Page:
• 24 Jun, 2024

Guyana should seek India’s help to calm Venezuela’s Behavior

Guyana should seek India’s help to calm Venezuela’s Behavior

Guyana should seek India’s help to calm Venezuela’s Behavior

Venezuela’s Maduro is not likely to listen to any Western power on its planned annexation of Guyana territory it claims. He appears belligerent. But he may be inclined to listen to a powerful country like India or some other eastern power that has soft power influence over Venezuela. India, a respected leader in Global South, could have calming influence on Maduro given India’s status in world affairs.
 
President Irfaan Ali and Vice President Jagdeo briefly met Indian PM Narendra Modi on the sidelines of the COP 28 in Dubai last week. The nature of the discussion or talk was not known. I am certain that our delegation raised the matter of Venezuela’s claim to our legitimate territory and sought India’s assistance to support our side. India has had a history of warm, friendly relations with Venezuela that at one time hosted the Non Aligned Movement summit that India helped to found. With the right nudge, India could help to get Venezuela to tone down rhetoric and actions on the other side of the border.
 
India has significant influence on Miraflores. India has provided symbolic support to the Chavez and Maduro regimes at international forums and engaged in healthy trade. Left wing political parties in India consistently supported Maduro and Chavez. In addition, India has sent foreign aid to Venezuela.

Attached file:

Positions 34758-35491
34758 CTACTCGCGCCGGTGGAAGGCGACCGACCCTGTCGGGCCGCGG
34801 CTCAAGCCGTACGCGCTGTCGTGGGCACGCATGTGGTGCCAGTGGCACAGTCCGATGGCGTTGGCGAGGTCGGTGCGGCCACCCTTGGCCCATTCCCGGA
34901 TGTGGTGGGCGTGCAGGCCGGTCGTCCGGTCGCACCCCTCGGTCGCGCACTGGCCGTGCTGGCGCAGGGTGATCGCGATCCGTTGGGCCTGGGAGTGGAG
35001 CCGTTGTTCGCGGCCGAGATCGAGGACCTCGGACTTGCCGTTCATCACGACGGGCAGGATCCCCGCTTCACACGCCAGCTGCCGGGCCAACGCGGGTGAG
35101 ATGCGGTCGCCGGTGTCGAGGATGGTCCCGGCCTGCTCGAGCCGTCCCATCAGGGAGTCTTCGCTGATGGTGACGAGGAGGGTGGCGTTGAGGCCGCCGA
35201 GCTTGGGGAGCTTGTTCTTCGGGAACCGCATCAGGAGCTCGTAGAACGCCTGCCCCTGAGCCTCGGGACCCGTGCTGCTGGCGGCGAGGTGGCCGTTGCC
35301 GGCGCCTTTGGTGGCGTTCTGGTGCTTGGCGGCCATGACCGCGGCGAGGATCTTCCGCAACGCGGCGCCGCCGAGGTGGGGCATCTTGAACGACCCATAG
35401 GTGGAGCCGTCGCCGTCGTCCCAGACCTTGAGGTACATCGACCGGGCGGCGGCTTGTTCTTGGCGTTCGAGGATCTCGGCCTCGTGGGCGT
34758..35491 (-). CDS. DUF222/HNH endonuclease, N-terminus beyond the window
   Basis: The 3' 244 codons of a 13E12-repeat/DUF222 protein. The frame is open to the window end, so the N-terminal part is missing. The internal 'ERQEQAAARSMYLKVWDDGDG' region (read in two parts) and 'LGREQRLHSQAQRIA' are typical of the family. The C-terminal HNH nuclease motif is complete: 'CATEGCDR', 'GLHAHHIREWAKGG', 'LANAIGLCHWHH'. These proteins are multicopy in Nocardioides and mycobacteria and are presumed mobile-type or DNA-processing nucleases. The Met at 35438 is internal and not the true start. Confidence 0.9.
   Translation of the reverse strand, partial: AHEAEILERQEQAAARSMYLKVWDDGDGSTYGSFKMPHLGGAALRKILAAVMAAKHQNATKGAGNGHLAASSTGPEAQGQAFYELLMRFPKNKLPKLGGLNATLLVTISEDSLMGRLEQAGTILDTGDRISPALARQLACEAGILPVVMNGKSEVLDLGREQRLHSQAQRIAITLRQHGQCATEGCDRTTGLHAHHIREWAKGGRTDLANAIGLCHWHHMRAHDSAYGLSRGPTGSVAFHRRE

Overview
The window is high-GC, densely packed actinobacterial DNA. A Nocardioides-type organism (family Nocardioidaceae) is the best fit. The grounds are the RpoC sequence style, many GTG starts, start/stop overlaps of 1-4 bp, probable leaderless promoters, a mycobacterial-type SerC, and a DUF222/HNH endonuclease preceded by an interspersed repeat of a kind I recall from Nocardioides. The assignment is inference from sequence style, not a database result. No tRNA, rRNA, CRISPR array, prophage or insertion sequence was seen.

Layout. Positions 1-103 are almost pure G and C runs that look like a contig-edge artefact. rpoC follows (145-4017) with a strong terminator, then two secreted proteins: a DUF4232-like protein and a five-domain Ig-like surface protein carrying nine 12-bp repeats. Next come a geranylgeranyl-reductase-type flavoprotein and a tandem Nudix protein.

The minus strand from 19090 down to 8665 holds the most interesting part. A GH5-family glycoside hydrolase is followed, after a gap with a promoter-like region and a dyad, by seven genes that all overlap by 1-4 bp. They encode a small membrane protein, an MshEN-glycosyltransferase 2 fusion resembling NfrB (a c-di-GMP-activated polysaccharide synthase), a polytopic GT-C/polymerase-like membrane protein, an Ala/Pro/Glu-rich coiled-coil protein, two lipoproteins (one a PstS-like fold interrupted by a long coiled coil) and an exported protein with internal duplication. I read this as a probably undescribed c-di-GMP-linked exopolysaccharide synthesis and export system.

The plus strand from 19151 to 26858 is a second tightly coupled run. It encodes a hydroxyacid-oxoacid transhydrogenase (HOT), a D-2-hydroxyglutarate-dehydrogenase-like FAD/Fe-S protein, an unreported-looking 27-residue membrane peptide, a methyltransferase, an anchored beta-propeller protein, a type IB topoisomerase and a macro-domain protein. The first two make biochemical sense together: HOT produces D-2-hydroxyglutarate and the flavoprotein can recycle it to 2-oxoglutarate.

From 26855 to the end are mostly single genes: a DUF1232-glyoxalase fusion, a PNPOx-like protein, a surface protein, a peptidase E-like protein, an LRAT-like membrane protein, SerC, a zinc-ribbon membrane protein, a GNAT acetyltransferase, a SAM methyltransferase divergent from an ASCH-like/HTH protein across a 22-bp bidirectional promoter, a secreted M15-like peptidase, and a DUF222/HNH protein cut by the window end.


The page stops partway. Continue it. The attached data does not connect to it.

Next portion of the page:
Prior to economic sanctions, India used to purchase significant amounts of Venezuelan. Since the lifting of sanctions a couple weeks ago, India signed contract to purchase 1.7 millions of barrels of oil per day over an extended period, the most by any purchaser of Venezuelan oil; it is a long term contract. Such trade relations involving massive amounts of money carry heavy influence. India will be willing to assist us with regards to Venezuela never mind we have not made our oil available to it. But must not be bashful in seeking assistance never mind we refused to sell our oil to India.
One recalls a couple years ago, India begged to purchase Guyana lifts of oil at market price and without Guyana having to pay a commission to sellers or middlemen. Only one lift of one million barrels was sold to India with other lifts sold by Middle Eastern and other middle men to other nations. India was disappointed but not upset that it could not access more Guyana oil. It bough my from other sources at cheaper prices. It is now purchasing three times from Venezuela what Guyana produces in a day but can still buy more if Guyana is willing to sell its oil. India still assists us financially and technically. The reluctance to sell oil didn’t impact relations.
 
India stood by our side for over seventy years, long before independence, providing all kinds of developmental and technological assistance as well as loans. Thousands of Guyanese studied in India for free. India has remained the largest development aid donor to Guyana on a per capita basis over the last few decades. It will continue to assist us.
Today, Guyana needs India for more than for loans and technical assistance. Our survival as a nation is at stake. Guyana needs India’s good office on Venezuela‘a claim to our territory.